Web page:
|Hydrogeology & Hydrology Program|
Nitrate Loads in the Rock Creek Basin
|contact: David Bolton (firstname.lastname@example.org)|
The upper Rock Creek basin in central Montgomery County, Maryland, has a drainage area of about 29.6 mi2. Nineteen subbasins ranging in size from 0.011 to 2.663 mi2 were delineated for an investigation into relations between the nitrate content of ground water and land-use factors. Dissolved nitrate plus nitrite concentrations were measured in samples taken from eight wells in the upper Rock Creek basin and from 19 stream sites under base-flow conditions to assess ground-water contributions to the nitrate load of the upper portion of Rock Creek in Montgomery County. Concentrations in samples from wells ranged from 0.66 to 5.0 mg/L as N, and concentrations from base-flow samples ranged from less than 0.050 to 3.15 mg/L as N. None of the concentrations exceeded the maximum contaminant level established by the USEPA (10 mg/L as N), but several had concentrations greater than background levels (variable, but generally considered 1 to 3 mg/L as N). The nitrate + nitrite concentrations in the sampled wells are within the range of values seen elsewhere in the Piedmont physiographic province of Maryland (which range from less than 0.05 to 25 mg/L as N).
Statistical analyses of land use surrounding 240 wells in the Piedmont disclose significant associations between higher nitrate concentrations and higher proportions of agricultural use, higher nitrate concentrations and lower proportions of undeveloped (mostly forested) land, and no relationship between nitrate concentrations and residential land use. Base-flow nitrate concentrations or annual loads per square mile in streams are significantly (although not very noticably) correlated with percentage agricultural land use (r = 0.58, p = 0.009) or percent cropland (r = 0.55, p = 0.014). Percent urban land use, septic-system density, percent of basin served by community sewerage, and percent cropland are all correlated with drainage area, consequently, the effects of these land-use factors on base-flow nitrate loads may be somewhat confounded by the effect of larger basin size. Larger basins may produce more nitrate in base flow each year, but agricultural land use is associated with higher loads per square mile, and septic-system density appears to vary independently of base-flow nitrate.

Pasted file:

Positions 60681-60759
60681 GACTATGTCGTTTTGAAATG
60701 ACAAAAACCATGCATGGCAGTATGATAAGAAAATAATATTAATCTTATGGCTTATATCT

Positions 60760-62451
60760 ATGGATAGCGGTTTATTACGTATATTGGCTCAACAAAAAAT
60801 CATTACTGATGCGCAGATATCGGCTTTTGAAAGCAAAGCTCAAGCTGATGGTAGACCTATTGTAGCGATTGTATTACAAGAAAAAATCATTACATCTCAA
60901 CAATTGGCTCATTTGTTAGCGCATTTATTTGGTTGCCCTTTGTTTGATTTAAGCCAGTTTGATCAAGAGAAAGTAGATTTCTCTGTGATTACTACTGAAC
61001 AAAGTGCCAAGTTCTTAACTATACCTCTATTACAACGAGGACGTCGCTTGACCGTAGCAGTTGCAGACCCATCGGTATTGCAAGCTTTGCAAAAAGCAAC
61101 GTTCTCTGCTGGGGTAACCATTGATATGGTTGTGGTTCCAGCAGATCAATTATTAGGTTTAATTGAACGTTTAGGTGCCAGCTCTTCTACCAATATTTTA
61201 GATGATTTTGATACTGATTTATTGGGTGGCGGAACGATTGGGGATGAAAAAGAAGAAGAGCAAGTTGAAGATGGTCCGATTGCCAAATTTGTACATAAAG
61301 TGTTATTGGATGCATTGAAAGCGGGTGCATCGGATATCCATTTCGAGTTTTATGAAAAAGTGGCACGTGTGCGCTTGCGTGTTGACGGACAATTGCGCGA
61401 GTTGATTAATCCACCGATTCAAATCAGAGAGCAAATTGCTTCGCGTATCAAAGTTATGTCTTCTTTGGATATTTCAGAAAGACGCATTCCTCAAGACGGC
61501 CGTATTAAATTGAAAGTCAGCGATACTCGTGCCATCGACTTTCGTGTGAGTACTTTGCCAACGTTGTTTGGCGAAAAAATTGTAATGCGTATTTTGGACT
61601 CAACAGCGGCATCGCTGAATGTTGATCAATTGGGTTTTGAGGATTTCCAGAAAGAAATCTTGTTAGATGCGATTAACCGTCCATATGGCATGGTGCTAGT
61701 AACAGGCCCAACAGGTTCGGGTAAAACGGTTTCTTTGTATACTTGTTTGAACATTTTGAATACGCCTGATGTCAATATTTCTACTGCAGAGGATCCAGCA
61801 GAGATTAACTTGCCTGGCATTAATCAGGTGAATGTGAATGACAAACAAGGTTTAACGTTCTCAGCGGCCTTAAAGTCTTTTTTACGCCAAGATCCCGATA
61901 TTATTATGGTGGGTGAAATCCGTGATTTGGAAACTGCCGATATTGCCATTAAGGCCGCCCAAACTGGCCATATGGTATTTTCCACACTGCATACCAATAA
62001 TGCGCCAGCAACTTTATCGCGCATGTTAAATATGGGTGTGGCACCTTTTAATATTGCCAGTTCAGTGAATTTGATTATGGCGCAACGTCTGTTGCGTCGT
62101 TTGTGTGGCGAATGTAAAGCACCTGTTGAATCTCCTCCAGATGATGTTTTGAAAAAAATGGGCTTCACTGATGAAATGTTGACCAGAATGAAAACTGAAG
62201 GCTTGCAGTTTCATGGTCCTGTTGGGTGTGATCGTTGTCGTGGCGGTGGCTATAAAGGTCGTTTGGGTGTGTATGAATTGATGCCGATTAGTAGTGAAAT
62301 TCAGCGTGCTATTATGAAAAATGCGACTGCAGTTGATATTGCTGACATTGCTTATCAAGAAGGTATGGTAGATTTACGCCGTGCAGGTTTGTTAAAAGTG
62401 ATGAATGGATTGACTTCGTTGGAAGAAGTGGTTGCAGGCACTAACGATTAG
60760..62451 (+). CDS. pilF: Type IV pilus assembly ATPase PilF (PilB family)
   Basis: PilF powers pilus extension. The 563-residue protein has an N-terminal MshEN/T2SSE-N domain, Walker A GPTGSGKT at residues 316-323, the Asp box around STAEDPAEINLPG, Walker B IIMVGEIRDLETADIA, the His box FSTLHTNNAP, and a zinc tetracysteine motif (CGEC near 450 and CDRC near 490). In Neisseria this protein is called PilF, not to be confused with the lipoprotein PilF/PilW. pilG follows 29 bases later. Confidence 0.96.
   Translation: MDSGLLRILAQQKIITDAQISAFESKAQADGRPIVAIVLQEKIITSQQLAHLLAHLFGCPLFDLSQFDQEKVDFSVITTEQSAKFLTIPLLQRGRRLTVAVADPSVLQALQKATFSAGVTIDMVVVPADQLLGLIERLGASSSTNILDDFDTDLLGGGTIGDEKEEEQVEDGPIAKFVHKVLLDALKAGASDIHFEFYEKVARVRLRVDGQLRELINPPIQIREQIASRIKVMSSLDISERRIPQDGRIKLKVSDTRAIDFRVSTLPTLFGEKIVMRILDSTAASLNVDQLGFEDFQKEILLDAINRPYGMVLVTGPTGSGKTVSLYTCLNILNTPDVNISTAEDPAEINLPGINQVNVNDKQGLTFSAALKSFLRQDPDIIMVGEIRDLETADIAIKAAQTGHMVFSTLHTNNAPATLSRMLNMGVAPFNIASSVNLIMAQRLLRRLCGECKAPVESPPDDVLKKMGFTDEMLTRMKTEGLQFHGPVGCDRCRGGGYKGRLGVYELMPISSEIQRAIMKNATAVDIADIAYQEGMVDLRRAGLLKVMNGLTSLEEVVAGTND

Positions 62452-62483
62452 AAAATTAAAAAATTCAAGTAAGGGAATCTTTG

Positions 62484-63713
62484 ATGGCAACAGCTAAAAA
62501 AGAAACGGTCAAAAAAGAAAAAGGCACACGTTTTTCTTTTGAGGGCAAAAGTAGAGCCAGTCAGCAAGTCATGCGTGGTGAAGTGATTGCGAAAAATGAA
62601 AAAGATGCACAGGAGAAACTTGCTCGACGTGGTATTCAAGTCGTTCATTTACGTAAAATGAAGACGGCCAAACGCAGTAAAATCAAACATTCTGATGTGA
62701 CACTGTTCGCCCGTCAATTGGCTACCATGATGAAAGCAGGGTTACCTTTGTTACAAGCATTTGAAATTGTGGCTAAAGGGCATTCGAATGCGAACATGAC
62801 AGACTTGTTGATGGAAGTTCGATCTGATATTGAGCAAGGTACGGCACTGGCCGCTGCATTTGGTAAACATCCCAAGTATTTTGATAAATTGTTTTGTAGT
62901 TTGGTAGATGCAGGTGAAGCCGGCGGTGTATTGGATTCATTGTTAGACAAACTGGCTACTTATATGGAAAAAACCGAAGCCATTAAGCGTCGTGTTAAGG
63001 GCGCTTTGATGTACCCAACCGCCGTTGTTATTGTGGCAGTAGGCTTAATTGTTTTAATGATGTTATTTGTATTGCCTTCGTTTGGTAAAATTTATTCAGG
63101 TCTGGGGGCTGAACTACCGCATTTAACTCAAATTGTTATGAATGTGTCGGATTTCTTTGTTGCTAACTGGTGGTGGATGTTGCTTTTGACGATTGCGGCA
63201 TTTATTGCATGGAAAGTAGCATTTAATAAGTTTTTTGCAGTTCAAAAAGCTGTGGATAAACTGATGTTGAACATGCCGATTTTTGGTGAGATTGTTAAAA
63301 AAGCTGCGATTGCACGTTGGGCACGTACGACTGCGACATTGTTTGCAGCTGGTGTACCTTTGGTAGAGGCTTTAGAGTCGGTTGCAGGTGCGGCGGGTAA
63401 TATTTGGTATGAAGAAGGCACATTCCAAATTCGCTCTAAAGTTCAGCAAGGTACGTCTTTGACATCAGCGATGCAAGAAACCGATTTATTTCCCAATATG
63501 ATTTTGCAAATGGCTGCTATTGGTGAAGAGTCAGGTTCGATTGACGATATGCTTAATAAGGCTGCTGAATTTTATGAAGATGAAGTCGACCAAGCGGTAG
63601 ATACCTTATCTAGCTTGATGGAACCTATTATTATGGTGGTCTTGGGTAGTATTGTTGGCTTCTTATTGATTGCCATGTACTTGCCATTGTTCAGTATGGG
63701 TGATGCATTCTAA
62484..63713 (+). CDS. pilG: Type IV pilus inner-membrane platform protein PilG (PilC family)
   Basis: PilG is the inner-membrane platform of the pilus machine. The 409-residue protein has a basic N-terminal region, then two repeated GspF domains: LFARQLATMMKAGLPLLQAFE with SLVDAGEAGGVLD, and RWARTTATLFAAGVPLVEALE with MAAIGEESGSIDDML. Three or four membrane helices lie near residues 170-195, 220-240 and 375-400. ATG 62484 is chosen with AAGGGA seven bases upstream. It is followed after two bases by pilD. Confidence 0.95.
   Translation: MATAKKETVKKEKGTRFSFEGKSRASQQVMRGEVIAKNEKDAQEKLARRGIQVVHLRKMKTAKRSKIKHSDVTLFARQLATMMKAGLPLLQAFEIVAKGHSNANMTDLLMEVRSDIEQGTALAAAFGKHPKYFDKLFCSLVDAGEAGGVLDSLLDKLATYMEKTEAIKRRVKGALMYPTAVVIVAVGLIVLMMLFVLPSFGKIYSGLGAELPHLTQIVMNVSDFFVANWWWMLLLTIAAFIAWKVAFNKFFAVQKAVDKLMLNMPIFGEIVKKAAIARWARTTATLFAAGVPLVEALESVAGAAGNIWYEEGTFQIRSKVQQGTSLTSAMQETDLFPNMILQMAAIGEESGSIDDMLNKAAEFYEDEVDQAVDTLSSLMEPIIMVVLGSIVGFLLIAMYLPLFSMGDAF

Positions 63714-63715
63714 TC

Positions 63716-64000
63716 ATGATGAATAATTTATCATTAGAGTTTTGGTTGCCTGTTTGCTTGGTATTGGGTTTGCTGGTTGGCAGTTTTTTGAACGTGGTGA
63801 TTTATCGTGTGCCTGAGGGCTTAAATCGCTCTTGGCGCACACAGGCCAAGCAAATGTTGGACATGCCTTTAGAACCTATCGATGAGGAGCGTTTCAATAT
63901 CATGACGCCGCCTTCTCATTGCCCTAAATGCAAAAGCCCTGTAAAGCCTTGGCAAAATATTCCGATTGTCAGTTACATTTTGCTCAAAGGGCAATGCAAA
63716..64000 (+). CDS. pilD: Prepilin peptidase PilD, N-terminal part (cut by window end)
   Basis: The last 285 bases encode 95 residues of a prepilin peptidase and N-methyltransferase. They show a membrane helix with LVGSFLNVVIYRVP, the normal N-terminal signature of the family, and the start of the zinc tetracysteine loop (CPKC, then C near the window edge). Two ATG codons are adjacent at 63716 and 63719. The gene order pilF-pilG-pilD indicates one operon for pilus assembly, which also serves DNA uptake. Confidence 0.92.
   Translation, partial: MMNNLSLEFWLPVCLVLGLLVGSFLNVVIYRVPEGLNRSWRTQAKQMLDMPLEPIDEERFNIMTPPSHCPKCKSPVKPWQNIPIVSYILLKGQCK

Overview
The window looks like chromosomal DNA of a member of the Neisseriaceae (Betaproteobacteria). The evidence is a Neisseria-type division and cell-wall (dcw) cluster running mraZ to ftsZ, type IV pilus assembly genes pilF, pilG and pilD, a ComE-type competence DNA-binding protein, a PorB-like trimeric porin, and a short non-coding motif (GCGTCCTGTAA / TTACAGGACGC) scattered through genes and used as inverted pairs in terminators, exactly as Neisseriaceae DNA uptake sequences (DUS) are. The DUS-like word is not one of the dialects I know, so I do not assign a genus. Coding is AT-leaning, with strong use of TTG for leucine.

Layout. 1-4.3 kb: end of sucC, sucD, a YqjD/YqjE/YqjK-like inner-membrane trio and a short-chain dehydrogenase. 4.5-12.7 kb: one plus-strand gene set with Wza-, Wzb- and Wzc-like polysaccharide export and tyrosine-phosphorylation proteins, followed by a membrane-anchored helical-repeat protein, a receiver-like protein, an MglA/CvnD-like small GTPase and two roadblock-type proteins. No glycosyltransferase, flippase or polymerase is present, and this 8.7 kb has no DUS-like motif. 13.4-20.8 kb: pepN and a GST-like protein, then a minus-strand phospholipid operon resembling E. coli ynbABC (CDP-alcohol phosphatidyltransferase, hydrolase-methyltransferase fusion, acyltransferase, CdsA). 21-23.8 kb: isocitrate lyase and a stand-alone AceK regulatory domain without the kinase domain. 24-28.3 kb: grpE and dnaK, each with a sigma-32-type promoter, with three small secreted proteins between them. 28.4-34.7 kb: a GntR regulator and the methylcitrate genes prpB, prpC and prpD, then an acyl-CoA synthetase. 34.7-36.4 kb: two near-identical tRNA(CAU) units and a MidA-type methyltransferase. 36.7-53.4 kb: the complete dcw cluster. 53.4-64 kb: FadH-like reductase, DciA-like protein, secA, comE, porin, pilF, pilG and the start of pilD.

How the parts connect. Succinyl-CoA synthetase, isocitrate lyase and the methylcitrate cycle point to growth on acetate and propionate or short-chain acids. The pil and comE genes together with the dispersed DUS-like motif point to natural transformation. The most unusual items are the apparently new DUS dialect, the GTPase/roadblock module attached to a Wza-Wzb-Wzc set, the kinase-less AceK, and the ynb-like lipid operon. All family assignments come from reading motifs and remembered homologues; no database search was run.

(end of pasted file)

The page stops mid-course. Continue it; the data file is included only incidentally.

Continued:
Community sanitary sewers are available along the eastern and western parts of the upper Rock Creek basin, but a number of septic systems are still in use in some of the subbasins that are almost entirely sewered. Areas unsuited for septic systems generally lie along the streams and are also found in areas underlain by serpentinite which tend to have thin soil. Areas that are the most suited tend to lie in uplands between streams. Areas of marginal or highly variable suitability are located in urbanized areas (because of very localized ground disturbance); in areas where mapped soils have marginally-suited properties (such as depth to the water table or to bedrock close to the minimum required); and where land-surface slopes range from about 8 to 25 percent. Hydrogeologic conditions affecting suitability for septic systems in the upper Rock Creek basin are similar to conditions elsewhere in Montgomery County, except the basin lacks those geologic units, found elsewhere in the county, in which obtaining individual domestic water supplies is a significant problem.